It’s nothing but marvelous that 'The Tiger's Wife,' called one of the year 2011’s ten best books by the New York Times, was written by a young woman, author Téa Obreht, still in her 20’s. The literary quality is high and the grasp of the complex story seems worthy of a mature writer.
Sometimes, however, I had trouble following the plot and for a long time even pinpointing the locale of the adventure (the Balkan states, what was once Yugoslavia.)
The main narrator is Natalia, a young woman doctor setting out with a friend to take vaccines to an orphanage across the border. Her beloved grandfather, also a doctor, has died suddenly and she needs to find out what happened to him, and where. The story quickly veers off into the grandfather’s childhood and his lifelong love for animals. More than 100 pages later, we resume Natalia’s journey to the orphanage.
This book was entertaining and rewarding each time I picked it up. I cannot say this was one I could not put down. Lapses of a couple of days meant needing to pick up threads of the story again. The author’s characters and descriptions of village life are beautifully detailed, and seemingly endless events, including war, bombings ,marauding soldiers, old resentments, village myths, and alliances unfold.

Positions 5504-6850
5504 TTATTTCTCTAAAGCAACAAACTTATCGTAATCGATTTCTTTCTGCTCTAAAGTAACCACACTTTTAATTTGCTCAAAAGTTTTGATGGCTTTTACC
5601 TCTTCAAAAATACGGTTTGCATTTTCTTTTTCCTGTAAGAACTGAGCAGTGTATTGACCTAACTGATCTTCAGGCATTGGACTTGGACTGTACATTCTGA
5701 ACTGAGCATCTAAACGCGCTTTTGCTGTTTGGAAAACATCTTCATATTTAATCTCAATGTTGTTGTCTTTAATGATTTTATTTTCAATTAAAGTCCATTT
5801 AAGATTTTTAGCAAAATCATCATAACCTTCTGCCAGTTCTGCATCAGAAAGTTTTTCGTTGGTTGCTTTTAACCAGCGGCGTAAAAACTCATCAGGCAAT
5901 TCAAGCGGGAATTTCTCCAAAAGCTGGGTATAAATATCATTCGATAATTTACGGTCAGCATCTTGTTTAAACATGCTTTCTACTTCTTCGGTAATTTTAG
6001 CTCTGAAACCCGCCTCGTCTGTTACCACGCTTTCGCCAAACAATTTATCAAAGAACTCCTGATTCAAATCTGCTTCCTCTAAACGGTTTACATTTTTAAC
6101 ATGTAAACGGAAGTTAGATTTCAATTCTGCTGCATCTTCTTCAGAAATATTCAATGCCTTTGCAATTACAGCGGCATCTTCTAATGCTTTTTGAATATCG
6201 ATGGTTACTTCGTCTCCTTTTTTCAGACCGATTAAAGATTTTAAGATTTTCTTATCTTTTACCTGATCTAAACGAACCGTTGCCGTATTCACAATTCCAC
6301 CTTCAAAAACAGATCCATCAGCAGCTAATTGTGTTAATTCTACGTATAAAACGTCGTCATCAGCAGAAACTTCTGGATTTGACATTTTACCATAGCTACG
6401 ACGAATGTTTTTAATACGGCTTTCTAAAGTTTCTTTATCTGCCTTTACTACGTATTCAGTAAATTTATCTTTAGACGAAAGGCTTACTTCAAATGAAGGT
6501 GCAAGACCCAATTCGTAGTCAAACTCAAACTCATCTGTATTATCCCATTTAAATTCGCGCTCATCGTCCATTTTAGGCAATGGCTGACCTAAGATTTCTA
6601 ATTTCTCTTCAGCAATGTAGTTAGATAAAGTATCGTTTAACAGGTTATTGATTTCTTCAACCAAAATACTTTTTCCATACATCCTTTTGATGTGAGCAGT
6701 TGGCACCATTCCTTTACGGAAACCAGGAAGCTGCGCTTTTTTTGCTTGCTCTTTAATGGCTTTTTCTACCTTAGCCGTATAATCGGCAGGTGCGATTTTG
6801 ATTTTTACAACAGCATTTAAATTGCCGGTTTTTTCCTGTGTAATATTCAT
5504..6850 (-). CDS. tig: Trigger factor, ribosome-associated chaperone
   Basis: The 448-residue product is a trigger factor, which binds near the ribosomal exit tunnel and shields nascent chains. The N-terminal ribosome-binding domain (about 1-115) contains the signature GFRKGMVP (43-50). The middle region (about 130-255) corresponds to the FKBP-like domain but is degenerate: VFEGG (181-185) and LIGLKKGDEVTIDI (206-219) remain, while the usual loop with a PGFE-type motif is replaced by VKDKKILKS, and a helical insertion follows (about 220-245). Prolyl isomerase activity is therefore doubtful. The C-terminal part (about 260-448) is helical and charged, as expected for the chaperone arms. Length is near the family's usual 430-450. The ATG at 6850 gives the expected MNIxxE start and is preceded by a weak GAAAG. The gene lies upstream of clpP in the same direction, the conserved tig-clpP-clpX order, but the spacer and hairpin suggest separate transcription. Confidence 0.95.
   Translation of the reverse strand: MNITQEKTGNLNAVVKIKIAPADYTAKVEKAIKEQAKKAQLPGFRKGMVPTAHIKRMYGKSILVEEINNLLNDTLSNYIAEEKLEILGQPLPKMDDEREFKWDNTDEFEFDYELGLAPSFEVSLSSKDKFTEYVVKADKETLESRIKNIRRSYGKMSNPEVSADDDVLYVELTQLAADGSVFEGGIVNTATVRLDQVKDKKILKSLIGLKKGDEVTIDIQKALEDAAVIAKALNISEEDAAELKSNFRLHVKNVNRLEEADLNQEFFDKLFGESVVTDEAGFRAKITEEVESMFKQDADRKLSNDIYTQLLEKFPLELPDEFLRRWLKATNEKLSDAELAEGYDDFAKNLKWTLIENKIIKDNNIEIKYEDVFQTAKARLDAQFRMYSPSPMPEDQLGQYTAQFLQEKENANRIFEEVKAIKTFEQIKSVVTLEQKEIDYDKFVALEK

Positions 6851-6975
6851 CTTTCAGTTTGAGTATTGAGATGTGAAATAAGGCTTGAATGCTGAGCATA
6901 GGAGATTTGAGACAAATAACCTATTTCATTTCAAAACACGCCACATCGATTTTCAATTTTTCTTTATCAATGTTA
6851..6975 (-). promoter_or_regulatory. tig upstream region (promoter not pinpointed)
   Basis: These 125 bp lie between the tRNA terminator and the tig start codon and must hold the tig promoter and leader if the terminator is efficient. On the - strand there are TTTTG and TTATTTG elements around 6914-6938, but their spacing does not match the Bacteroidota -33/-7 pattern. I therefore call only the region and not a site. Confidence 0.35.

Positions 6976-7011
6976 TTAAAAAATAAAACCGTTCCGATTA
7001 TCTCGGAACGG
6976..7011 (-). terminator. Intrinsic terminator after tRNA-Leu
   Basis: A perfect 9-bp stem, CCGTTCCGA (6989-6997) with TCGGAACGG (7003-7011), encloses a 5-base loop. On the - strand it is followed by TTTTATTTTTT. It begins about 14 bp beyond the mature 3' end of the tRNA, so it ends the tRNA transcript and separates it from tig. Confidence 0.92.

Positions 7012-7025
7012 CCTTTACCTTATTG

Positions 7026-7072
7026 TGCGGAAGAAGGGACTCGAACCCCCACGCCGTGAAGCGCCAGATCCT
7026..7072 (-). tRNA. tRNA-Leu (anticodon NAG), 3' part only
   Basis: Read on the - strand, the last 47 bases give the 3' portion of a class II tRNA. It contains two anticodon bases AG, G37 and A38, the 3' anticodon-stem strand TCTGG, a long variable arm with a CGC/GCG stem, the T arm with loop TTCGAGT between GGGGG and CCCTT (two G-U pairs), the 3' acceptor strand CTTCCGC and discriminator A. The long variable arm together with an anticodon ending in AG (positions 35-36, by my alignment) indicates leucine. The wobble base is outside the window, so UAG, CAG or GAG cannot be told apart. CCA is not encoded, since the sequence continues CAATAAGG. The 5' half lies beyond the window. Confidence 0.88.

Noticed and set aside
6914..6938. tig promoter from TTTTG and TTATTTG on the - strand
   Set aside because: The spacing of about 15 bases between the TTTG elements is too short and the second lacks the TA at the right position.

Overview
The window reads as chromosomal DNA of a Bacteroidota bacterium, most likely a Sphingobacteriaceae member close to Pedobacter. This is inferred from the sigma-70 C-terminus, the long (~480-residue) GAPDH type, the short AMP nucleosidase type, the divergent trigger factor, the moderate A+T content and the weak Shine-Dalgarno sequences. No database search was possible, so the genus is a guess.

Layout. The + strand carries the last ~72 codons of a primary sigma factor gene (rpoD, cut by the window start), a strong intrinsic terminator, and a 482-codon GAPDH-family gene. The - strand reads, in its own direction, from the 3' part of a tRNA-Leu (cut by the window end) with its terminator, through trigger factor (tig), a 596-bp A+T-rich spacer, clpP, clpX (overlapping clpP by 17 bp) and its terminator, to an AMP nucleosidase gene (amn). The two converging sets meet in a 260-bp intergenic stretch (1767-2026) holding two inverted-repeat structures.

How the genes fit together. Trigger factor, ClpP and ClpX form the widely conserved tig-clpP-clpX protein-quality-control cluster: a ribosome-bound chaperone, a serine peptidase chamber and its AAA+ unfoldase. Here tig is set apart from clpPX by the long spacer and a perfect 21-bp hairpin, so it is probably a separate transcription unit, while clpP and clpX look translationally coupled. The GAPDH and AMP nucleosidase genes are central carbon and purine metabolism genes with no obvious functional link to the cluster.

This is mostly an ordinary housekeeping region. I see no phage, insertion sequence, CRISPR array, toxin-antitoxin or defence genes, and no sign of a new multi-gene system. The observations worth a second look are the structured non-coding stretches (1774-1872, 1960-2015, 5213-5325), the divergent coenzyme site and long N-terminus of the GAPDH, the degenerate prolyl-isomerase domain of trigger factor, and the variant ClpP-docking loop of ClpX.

Two continuing themes run throughout. Every so often a character known as “the deathless man” appears. Despite being drowned and later shot in the head, he maintains a cheerful outlook and refuses to die. Natalia’s grandfather meets him early in the book and on other occasions, converses with him, and tries to understand how this can be.
The tiger’s wife is the other theme. A tiger appears near a village where Natalia’s grandfather grew up, and even as a child he knew what this creature was from his fascination with Kipling’s The Jungle Book, carried with him since he was tiny. The villagers are terrified by the unlikely reality of an African tiger invading their part of the Balkan states. The tiger’s wife tale commences here, and astute readers will remember the granddaughter’s statement near the start of the book that no one could understand the grandfather’s life without knowing his relationship with both the deathless man and the tiger’s wife.
It’s left to granddaughter Natalia to unravel the mysteries at the last part of the book, which remains fascinating to the end and has the ability to transport the reader into magical places far away, and times back in history.